Politician Joan Welsh said it best, "“A man’s health can be judged by which he takes two at a time – pills or stairs.” Today it's easy for us to take care of our aches and pains with things such as over-the-counter medications. We search for quick fixes. Something to mask the pain for the time being until we re-aggravate or the pain medications wear off. Why do we do that? I've said this before, we've become a "quick fix" society. We don't want to wait for anything. We don't want to take the time to fix injuries or reoccurring pains so they're gone for good. Now, I'm not stupid; some things require surgery or other types of acute care. I'm not talking about those. I'm talking about your day-to-day aches and pains. Neck, back, legs, arms, etc. You want these pains to subside? Lift Weights!
A Harvard Medical School publication in 2016 stated that after the age of 30 we lose as much as 3%-5% of muscle every 10 years. More as you get older! Now, this is age related muscle loss or sarcopenia. We all will get it, and the more you sit on the couch and not move, it happens at a more rapid pace. The study went on to say that less muscle means, of course, greater weakness and less mobility. This adds to a greater risk of falls and fractures. Does this mean an 80 year old woman who has been sedentary for 20 years should now get underneath the squat rack and rep out 50 reps of 200 lbs?? Of course not, but why can't she pick up a couple of canned goods and curl them as she is sitting on the couch? Why can't she stay seated and do some slight leg lifts off the ground (2-3 inches off the ground would do). If she does this consistently, would that help her or hurt her? It would help her. It would create lean muscle tissue (that she can still build even at 80 years old) and would help her become more stable and strong. Now, I use this 80-year old woman as an example, but any one of us can be inserted into this scenario. If you feel pain you can fix it. Just lift. Lifting also means resistance training. So bands, tubes, weights would all work. Just know what you're doing and be consistent at it.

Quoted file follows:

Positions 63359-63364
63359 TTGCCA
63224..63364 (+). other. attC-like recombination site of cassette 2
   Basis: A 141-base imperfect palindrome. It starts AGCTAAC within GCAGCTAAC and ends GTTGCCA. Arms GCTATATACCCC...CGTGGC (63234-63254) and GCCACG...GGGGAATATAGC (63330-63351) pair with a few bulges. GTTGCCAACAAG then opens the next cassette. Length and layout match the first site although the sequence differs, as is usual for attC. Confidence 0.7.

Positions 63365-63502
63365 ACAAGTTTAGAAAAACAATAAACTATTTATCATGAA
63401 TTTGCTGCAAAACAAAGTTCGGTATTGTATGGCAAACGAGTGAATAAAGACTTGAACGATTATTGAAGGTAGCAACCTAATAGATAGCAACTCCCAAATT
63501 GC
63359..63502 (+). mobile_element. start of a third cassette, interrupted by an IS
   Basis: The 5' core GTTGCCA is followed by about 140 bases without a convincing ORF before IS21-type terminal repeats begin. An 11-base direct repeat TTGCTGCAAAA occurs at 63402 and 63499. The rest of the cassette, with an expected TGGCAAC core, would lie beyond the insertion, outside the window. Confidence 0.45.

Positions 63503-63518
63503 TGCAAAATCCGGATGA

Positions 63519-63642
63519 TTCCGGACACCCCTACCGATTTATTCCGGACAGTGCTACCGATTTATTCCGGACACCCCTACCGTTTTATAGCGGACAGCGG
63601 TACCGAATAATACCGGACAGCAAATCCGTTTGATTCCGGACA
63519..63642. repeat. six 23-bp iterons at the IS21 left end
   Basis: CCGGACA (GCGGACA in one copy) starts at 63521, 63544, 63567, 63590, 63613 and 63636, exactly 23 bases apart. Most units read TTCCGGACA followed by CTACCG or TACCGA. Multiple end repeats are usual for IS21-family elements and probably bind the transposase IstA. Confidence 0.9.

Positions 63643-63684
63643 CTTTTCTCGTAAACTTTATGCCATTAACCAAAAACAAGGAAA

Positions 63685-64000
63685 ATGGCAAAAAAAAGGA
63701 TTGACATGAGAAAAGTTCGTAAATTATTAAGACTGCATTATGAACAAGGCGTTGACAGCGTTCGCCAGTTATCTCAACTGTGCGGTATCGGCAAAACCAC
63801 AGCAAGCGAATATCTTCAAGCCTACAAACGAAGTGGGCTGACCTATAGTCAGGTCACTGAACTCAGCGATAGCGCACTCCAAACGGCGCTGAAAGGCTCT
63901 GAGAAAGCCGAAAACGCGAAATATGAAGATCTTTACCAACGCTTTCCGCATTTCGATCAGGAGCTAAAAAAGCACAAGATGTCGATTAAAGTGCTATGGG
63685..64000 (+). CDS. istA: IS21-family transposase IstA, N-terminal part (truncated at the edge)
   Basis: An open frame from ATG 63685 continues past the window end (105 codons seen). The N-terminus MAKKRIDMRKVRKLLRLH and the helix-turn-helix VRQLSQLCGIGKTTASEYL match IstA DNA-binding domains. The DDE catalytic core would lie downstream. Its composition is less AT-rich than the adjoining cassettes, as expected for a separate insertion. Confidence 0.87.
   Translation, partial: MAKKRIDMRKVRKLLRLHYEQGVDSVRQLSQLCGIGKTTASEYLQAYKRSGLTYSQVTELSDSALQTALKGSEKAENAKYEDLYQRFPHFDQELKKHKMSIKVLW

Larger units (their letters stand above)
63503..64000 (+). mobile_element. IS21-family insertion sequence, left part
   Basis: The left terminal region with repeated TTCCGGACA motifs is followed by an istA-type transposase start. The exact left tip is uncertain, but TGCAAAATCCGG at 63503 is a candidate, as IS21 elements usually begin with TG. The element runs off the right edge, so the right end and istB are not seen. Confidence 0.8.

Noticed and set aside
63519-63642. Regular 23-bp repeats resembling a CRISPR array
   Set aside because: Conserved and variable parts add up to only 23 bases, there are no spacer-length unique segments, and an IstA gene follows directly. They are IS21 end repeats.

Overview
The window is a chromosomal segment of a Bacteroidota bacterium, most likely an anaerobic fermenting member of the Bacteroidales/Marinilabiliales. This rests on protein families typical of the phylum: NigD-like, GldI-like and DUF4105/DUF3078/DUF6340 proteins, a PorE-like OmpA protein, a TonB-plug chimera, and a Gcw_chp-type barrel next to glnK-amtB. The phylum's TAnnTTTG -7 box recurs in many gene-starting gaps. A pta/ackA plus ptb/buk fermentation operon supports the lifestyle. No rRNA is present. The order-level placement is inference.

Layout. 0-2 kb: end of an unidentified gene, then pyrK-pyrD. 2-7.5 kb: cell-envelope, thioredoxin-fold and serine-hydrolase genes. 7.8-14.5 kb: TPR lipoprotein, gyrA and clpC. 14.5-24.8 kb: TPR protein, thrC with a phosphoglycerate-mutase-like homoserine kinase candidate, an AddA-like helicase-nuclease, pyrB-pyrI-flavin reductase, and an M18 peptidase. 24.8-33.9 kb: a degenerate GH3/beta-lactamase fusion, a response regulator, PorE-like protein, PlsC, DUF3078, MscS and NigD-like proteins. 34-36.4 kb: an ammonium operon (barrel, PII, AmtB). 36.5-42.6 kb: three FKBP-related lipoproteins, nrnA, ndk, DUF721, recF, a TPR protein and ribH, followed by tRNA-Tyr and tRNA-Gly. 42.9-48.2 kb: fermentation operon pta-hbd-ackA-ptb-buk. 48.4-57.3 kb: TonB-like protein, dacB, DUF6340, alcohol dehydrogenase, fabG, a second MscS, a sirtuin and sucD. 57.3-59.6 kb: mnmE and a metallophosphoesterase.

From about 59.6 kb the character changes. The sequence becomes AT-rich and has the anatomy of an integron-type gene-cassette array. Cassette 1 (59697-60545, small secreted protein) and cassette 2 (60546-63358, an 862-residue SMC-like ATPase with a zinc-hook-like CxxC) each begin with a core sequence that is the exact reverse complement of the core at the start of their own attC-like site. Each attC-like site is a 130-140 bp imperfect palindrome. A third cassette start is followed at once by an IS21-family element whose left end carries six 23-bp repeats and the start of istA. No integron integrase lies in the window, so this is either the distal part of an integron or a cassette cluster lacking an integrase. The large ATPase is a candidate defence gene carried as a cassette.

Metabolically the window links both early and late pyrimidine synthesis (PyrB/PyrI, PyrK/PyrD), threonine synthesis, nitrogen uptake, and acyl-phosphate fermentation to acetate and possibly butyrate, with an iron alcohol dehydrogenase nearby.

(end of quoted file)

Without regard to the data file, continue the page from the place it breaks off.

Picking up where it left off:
Weight training can prevent osteoporosis. With resistance training, you can consistently increase bone density (stronger bones). Also, with an increase in lean muscle tissue you can help shed some pounds (fat) which can and will help alleviate pain through out the body. Just imagine if you didn't have those nagging lower back pains, shoulder issues, aches in the legs, and neck. What if you didn't have those anymore, and didn't have to use any type of medication to "fix" the issue. This really can be done. I'm not saying you start lifting and magically everything is better, but being consistent and implementing it as a lifestyle will surely rid yourself of those annoyances.
So, start now. Even if it's just body-weight movements. Do something. Since we started with a quote, let's end with a quote from Jack LaLanne, "Your health account, your bank account, they’re the same thing. The more you put in, the more you can take out. Exercise is king and nutrition is queen. Together you have a kingdom."